“No, thank you,” she said, brushing her hand against his arm. “I’ll just lie down, and take my first potion.”

Arthur looked very upset. “Are you sure?”

“That’s what they said to do,” said Molly, giving him a faint smile. She stopped, halfway up the spiral staircase. “Arthur, I am glad you made me go.”

He shrugged. “That’s why I’m here.”

She smiled briefly and continued up the stairs, cloak in hand. She arrived in hers and Arthur’s bedroom, where she sank onto the bed, sighing heavily. Dragon pox.

Of all things, dragon pox. How much more ridiculous was she to become? Of course, she would be fine. Mild recurrences of the illness like this were quite normal, especially in stressful environments. Actually, the Healer had been surprised that with seven children, it had taken her this long to have a relapse. And she should be pleased, he had said. She had come to him at precisely the opportune moment; she would take a few different types of potion and be right as rain in time for the New Year. Yes, she would have to take it slowly until then, but with the stress of the holidays behind her, she would be perfectly well.

Molly looked down at her hands, twisting her wedding band on her finger. Just at the time when she had felt strongest, ready to face whatever difficulties the coming week promised—dragon pox. She felt like a fool, and worse, she felt like an old fool. She knew Arthur had been trying to help, and every rational part of her was saying that she had to be sensible and appreciate the fact that she had not become seriously ill; that she would be able to have the holiday with her family, rather than in a hospital ward. But Molly, at this precise moment, could not bring herself to appreciate anything.

She was angry that her son was gone, angry with Arthur, for forcing her to see the truth, and most of all, angry with herself, because a very resentful, dissenting part of her knew that it was fully her own fault she was sick. She had not taken care of herself properly. She had wanted so badly to be strong, to bring her family together for what she had put in her mind as an end-all, be-all event, and now she had failed. After all her belief in her own healing over Freddie’s loss, she was not healing at all.

There was a soft knock on the door, and Molly sniffed and wiped away a few tears. She lay down over the blankets, turning her back to the door, and closed her eyes. She heard Arthur walk in softly. A moment later, a weight sank onto the bed beside her, and his hand brushed against her hair.

There was silence for several moments, and Molly felt herself relax under the gentle rhythm of his fingers combing her hair. Then, he began to hum. The weight disappeared as he obviously stood up, but he continued to sing, almost under his breath.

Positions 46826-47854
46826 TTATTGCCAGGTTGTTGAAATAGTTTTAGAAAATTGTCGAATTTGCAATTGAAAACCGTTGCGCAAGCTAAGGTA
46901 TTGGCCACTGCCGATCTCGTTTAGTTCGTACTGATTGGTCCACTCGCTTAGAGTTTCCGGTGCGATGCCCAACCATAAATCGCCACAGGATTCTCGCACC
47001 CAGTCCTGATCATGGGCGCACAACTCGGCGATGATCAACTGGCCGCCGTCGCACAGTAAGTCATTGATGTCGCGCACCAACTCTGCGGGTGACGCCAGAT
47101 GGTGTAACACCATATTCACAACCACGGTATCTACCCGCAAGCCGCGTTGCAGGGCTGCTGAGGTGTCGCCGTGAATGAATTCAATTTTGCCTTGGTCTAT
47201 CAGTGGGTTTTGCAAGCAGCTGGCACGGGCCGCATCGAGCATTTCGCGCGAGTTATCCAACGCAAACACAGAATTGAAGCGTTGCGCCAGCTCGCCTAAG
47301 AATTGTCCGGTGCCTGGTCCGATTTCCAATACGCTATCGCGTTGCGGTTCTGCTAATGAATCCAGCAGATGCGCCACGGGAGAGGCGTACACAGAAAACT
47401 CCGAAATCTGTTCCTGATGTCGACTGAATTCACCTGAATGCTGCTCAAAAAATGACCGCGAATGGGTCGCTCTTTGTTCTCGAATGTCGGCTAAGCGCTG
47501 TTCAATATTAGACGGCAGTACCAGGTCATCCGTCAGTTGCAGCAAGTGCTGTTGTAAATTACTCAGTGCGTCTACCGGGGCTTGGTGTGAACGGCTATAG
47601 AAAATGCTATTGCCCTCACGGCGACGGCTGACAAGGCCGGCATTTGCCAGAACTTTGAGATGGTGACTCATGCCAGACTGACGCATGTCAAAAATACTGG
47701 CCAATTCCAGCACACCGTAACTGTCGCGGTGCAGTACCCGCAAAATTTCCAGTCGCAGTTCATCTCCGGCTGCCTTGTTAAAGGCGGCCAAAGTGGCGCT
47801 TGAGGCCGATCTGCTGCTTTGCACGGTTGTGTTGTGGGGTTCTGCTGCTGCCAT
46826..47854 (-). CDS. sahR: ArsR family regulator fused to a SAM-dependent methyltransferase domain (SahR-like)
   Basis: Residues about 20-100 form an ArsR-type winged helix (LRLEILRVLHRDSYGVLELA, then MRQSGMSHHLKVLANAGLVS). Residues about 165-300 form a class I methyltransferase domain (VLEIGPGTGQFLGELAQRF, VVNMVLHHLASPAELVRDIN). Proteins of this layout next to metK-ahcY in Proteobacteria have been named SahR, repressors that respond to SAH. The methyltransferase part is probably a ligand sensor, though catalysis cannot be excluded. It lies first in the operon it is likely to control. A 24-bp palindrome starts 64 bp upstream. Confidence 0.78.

“…If you do it right…”

Molly felt a blanket being draped over her. Arthur leaned down and kissed her softly, before walking back to the door. He was still humming, whispering the words.

“…Boil you up some hot, strong love…keep you warm tonight…”

The door closed with the tiniest snap, and Molly held herself tightly beneath the blanket Arthur had given her, forcing her tears back. The Healer had been surprised that with seven children, it had taken her this long to have a relapse. He didn’t understand. Seven children hadn’t exhausted her; six had.

Darya laughed aloud at something Ilya said, and Charlie stood a few feet away, watching her. The sunlight, cold and clear this morning, caught in her hair and turned the brown to gold. They were the only outdoor staff in the preserve. Normally, a skeleton crew ran things on weekends, but a Swedish Short-Snout had scale rot, and Ilya had called upon Charlie and Darya to help him Stun the dragon and treat it.

Darya knelt and laced up one of her fireproof boots, still beaming up at Ilya, who was making her laugh again with some story. Charlie had never gotten the hang of Russian. He knew a few words, but not much more. Still, he couldn’t help but wish that he was the one making her smile that way, that he had not been such a coward…

He stamped his feet, rubbing his gloved hands together, and approached them.

“You’re ready?” asked Ilya, clapping him on the shoulder. “Ve should take care of her.”

“Ready,” said Darya as she stood up. She smiled nervously at Charlie, who tried to do the same. His mouth was too dry.

“Last time I saw her, she was this way,” said Ilya, pointing in the direction of a wooded area. He, Charlie, and Darya all lifted packs of medical supplies onto their backs and set off. It took a little more than an hour to find the dragon, and when they did, she was in no mood for visitors, and worse, they had made the mistake of following her to the location of her nest.

“Duck!” Charlie yelled, flattening himself to the ground and yanking Darya down with him just in time to avoid a jet of blue-white flame.

“Are you all right?” shouted Ilya’s voice from across the clearing that the dragon had just scorched.

“Fine!” Charlie shouted. Darya got up, shoving her hair back out of her face. “What do we do?” he asked her; she had studied dragon breeding, and was the general authority on how to deal with nesting mothers.